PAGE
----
A recent Massachusetts Appeals Court ruling highlights the importance of negotiating and drafting applicable damages provisions in commercial lease contracts. When possible, landlords must seek a well-drafted liquidated damages provision in each commercial lease agreement, providing for the landlord’s ability to accelerate rent for the balance of the lease term in the event of a tenant default. Conversely, tenants will want to eliminate or, at the very least, “water down” such a clause as much as possible.
In 275 Washington Street Corp. v. Hudson River Intern., LLC, 81 Mass.App.Ct. 418, 963 N.E.2d 758 (2012) (Lawyers Weekly No. 11-038-12) the Appeals Court ruled that a commercial landlord whose tenant broke a 12 year lease after only 24 months, must wait until the expiration of the entire lease term before suing for damages.
The relevant commercial lease agreement had only a basic indemnification provision, entitling the landlord to be indemnified by the tenant for any losses that occurred as a result of the tenant’s breach of the lease agreement. Noticeably absent from the lease was a liquidated damages clause, allowing the landlord, in the event of the tenant’s breach, to accelerate the balance of the unpaid rent owed by the tenant through the end of the lease term.
Following the tenant’s default only 2 years into the 12 year lease agreement, the landlord re-entered the property and took possession of the commercial lease space. Shortly thereafter, the landlord filed a breach of contract suit against the tenant, seeking unpaid rent for the balance of the 12 year lease term and other damages, including for money spent by the landlord on a build out sought by the tenant. While the landlord’s breach of contract lawsuit against the former tenant was pending, the landlord entered into a 10 year lease agreement with a separate, replacement tenant for the same leased space. The new lease term with the replacement tenant went beyond the original 12 year term, but was for less monthly rent.
Traditionally, the law has been that pursuant to a standard indemnification provision, a commercial landlord must wait until the end of the lease term to file suit to recover its damages. The rationale for this law, is that an indemnification provision limits a landlord to recovery for those damages actually incurred. Accordingly, if a lease term has not yet expired, the landlord’s damages technically remain unknown until the lease term expires.
Originally, in 275 Washington Street Corp., the Superior Court awarded the landlord summary judgment, holding that because a replacement tenant was found, the landlord’s full damages were now known because the premises was currently rented. The trial judge ruled that the landlord was entitled to immediately recover the difference between all unpaid rent through the balance of the 12 year lease term due to the original tenant’s default, less the rent the landlord expected from the replacement tenant.
Unfortunately for the landlord, the Appeals Court overturned the Superior Court’s ruling, holding that because the indemnification agreement limited the landlord to reimbursement for losses actually incurred as a result of the tenant’s breach, and the full scope of the tenant’s breach could not be ascertained until the end of the lease term (notwithstanding the lease with the replacement tenant). The court concluded that the landlord had to wait until the expiration of the lease term before calculating what its actual damages would be. The landlord argued unsuccessfully, that because it secured a replacement tenant, its damages were fully ascertainable and it did not have to wait until the end of the 12 lease term. The Appeals Court disagreed, finding that even though a replacement tenant was found, that replacement tenant could also default, thus making the landlord’s damages once again unknown until the end of the full lease term.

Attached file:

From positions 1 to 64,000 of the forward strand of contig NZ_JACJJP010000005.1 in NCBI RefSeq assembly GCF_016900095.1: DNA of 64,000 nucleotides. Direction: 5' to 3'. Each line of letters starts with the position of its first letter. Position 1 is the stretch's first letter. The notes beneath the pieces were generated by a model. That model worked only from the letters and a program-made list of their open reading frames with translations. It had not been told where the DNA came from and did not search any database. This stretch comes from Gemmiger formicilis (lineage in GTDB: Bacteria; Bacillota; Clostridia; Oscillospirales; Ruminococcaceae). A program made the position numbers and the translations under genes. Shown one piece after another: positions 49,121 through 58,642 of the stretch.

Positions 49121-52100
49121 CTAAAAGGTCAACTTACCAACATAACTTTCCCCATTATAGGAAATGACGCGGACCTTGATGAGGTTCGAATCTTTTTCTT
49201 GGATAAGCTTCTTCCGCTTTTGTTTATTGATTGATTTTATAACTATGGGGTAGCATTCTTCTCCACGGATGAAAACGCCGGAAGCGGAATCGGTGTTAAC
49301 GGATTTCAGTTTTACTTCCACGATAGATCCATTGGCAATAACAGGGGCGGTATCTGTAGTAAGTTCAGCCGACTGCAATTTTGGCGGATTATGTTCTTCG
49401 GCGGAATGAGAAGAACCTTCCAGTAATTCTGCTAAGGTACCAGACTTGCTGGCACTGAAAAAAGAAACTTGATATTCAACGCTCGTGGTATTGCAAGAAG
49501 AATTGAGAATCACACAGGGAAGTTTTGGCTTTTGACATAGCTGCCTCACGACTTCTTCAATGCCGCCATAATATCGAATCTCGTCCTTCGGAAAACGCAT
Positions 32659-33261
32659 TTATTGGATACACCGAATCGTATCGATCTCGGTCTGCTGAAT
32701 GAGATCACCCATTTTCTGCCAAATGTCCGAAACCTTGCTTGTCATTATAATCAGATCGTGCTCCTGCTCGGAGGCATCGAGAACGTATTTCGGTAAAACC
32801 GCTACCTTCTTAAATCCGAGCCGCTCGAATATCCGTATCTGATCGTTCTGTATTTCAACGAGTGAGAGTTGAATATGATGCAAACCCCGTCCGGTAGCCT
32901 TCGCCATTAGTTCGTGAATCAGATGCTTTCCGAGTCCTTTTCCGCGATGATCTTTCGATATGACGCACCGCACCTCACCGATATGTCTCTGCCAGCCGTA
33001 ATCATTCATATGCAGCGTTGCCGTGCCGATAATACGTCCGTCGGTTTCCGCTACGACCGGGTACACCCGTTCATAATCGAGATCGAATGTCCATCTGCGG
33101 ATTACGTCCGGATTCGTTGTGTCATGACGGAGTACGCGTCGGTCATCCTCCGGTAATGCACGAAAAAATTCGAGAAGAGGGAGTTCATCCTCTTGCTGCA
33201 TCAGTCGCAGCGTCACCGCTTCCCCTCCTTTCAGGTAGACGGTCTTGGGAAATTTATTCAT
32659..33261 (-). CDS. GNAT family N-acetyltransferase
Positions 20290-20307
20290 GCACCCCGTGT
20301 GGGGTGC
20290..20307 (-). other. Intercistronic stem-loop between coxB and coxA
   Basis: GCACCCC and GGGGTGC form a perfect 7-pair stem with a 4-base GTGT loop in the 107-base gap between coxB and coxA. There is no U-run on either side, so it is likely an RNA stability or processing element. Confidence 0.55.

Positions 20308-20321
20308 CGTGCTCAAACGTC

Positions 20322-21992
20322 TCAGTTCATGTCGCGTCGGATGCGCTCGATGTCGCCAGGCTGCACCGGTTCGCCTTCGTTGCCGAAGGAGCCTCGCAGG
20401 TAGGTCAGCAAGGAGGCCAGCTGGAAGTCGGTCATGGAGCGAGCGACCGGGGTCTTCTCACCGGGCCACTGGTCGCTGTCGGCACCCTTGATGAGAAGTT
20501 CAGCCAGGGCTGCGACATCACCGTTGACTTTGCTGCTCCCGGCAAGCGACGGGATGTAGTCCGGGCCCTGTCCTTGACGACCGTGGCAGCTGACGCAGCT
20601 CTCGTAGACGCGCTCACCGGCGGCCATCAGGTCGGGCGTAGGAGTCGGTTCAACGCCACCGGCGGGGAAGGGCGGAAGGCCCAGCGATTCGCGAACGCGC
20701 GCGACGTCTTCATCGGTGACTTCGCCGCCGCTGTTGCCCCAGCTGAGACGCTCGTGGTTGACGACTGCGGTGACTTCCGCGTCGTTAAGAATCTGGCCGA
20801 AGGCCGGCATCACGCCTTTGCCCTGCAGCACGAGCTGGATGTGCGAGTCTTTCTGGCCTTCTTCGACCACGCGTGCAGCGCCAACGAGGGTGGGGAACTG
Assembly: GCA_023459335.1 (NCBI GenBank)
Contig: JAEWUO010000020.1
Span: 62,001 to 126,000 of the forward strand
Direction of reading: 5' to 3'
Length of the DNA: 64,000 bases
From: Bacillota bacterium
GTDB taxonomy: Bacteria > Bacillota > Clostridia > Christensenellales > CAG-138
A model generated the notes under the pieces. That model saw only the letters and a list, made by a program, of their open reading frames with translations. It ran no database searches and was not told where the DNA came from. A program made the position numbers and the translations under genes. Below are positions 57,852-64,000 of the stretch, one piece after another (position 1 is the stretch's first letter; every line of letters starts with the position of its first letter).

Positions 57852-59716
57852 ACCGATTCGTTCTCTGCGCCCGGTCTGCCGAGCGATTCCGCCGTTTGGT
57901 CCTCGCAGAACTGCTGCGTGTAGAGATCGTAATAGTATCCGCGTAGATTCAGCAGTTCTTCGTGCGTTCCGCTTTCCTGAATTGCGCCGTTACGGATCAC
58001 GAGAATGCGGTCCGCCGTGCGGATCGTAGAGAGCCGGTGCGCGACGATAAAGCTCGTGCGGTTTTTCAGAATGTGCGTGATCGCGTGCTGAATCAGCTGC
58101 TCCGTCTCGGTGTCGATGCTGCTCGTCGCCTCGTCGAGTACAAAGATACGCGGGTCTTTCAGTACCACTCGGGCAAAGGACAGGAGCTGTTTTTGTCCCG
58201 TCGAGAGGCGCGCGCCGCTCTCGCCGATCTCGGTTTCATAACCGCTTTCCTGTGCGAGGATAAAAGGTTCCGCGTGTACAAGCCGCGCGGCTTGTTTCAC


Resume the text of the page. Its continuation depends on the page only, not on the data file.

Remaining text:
Importantly, the Appeals Court noted that if the landlord’s commercial lease contract contained a liquidated damages provision, providing for the landlord’s ability to accelerate rent for the balance of the lease term in the event of the tenant’s default, the landlord would be able to secure damages through the end of the lease term by filing suit immediately.
Obviously, this ruling highlights the importance of proper language in a commercial lease contract. Landlords will want to include a comprehensive liquidated damages provision, allowing them to accelerate rent through the balance of the lease term in the event of a tenant’s default. Tenants will try to eliminate such lease provisions, or at least attempt to minimize the exposure they may incur. There are several creative ways that tenants can attempt to negotiate such provisions. However, ultimately, the ability to negotiate a commercial lease contract typically depends upon the commercial lease market (higher vacancy rates is often equated with flexible landlords), the personality and relative aggressiveness of the landlord and the amount of space and length of the tenant’s lease term (the larger the space and longer the lease term, the more bargaining power a tenant might have).
Bennett & Belfort, P.C. will strive to continue to update you on the varied developments in this rapidly evolving area of real estate litigation which significantly impacts commercial lease drafting and lease negotiations.